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Risk of death high in alcohol-related visits to ED, new study finds


One in 20 Ontarians who had 2 or more alcohol-related ED visits in a 12-month period, died within a year of last visit

The risk of death for people who end up in the Emergency Department (ED) because of alcohol use is high according to a new study by researchers at ICES and the Centre for Addiction and Mental Health (CAMH), and the more frequently a person visits the ED due to alcohol-related factors, the greater their mortality risk.

The study, published today in CMAJ, looked at the patient records of more than 25,000 Ontarians aged 16 or older with at least two ED visits for mental and behavioural disorders related to alcohol in a 12-month period from 2010 to 2016, to determine mortality at one year after the last visit. 

The study found 66 per cent of those studied had two ED visits, 22 per cent has three to four ED visits and 12 per cent had five or more visits. One in 20 Ontarians who had two or more alcohol-related ED visits in a 12-month period die within a year of their last ED visit. But the risk of death doubled for those who had 5 or more visits to the ED for alcohol-related reasons. 

“Our study shows a high mortality rate in relatively young, mostly urban, lower-income individuals with frequent alcohol-related ED visits. These visits should be seen as critical opportunities for intervention on a high-risk population to reduce avoidable mortality,” says Dr. Paul Kurdyak, senior author and scientist at ICES and CAMH.

The researchers found that the bulk of deaths in the group studied included accidental poisoning, suicide, and trauma, as well as diseases of the digestive system.

The study focuses on individuals with mental and behavioural disorders due to alcohol as the main reason for the ED visit, which likely underestimates the burden of frequent ED use related to alcohol, including both the medical complications of alcohol use, and other factors like motor vehicle crashes.

In Canada, hospitalizations for alcohol-related illnesses outnumber those for heart attack. Alcohol-related injuries cost Canadians approximately $14.6 billion annually, with $3.3 billion in healthcare costs. The 2016 Global Burden of Disease Study found that alcohol was the single greatest risk factor for ill health worldwide in people aged 15-49.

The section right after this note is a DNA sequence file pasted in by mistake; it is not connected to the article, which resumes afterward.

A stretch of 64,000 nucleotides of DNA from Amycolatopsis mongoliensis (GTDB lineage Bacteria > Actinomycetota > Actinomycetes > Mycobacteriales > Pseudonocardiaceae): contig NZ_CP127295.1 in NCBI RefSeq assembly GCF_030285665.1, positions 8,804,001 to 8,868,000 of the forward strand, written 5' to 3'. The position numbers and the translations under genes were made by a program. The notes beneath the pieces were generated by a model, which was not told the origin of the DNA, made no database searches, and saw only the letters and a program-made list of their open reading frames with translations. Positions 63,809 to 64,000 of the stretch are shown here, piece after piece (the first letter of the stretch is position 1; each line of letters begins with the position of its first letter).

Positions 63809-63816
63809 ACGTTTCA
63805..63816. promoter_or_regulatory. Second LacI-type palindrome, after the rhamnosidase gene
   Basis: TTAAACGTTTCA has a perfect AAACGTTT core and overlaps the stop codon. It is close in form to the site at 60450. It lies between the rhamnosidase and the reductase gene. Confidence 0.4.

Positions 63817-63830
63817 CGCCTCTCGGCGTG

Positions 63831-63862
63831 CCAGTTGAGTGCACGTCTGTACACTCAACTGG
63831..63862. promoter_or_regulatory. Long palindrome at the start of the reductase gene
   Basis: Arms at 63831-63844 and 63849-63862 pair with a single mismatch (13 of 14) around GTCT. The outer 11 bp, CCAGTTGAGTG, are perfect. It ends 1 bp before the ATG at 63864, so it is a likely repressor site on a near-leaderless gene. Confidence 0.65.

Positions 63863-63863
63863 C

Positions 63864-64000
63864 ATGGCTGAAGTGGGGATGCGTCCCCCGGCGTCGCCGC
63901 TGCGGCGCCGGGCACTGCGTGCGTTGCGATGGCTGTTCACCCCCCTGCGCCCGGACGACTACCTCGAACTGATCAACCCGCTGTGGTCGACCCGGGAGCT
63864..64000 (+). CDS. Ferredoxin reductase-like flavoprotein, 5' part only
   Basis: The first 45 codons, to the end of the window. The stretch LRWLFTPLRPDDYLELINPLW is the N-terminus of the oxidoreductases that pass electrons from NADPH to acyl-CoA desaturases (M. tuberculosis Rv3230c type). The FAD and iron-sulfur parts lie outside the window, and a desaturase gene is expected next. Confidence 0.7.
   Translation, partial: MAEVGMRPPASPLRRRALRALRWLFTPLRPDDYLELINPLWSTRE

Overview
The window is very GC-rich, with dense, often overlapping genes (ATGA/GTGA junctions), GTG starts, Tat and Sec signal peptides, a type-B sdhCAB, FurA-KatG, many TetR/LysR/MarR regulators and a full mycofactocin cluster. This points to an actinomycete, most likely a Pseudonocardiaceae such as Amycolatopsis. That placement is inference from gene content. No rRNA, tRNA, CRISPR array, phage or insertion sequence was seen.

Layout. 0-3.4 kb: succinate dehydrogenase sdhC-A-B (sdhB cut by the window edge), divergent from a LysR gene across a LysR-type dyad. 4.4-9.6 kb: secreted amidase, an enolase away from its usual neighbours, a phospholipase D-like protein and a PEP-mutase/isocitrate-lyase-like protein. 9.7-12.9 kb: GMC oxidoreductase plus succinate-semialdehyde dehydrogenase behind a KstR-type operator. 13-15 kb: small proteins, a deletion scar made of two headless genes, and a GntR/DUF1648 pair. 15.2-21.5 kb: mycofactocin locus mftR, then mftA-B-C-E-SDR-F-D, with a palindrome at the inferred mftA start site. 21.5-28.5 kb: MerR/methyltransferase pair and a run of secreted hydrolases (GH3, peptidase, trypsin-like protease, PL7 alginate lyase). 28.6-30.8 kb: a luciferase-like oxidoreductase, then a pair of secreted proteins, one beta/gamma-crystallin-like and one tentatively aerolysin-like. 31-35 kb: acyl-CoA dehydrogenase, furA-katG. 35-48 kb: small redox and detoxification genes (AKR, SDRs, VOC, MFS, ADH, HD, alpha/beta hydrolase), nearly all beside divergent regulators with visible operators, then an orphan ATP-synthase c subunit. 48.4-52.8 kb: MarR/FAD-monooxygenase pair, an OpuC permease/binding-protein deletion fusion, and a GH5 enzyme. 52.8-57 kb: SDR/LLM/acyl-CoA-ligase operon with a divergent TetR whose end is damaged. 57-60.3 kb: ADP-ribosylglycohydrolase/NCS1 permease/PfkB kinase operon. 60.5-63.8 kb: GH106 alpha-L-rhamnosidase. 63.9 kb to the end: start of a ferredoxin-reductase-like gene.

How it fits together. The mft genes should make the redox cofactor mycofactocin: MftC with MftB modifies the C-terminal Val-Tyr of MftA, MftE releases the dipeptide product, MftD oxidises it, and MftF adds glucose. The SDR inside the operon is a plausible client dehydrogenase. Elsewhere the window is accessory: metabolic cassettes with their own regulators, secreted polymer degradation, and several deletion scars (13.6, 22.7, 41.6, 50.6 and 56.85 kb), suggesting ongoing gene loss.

The researchers add that promising strategies include screening, brief intervention, treatment referrals, managed alcohol programs, and case management. The recent development of rapid access to addiction medicine (RAAM) clinics have demonstrated a capacity to both reduce substance use and ED visits may prove to also have an impact on mortality in this study’s population.

Author block: Jennifer Hulme, Hasan Sheikh, Edward Xie, Evgenia Gatov, Chenthila Nagamuthu and Paul Kurdyak.

The study “Mortality among Individuals who Frequently use Emergency Departments for Alcohol-Related Reasons: A Population-Based Cohort Study in Ontario,” was published in the CMAJ.

ICES is an independent, non-profit research institute that uses population-based health information to produce knowledge on a broad range of healthcare issues. Our unbiased evidence provides measures of health system performance, a clearer understanding of the shifting healthcare needs of Ontarians, and a stimulus for discussion of practical solutions to optimize scarce resources. ICES knowledge is highly regarded in Canada and abroad, and is widely used by government, hospitals, planners, and practitioners to make decisions about care delivery and to develop policy. In October 2018, the institute formerly known as the Institute for Clinical Evaluative Sciences formally adopted the initialism ICES as its official name. For the latest ICES news, follow us on Twitter: @ICESOntario

For more information, please contact:

Deborah Creatura
Media Advisor, ICES
[email protected]


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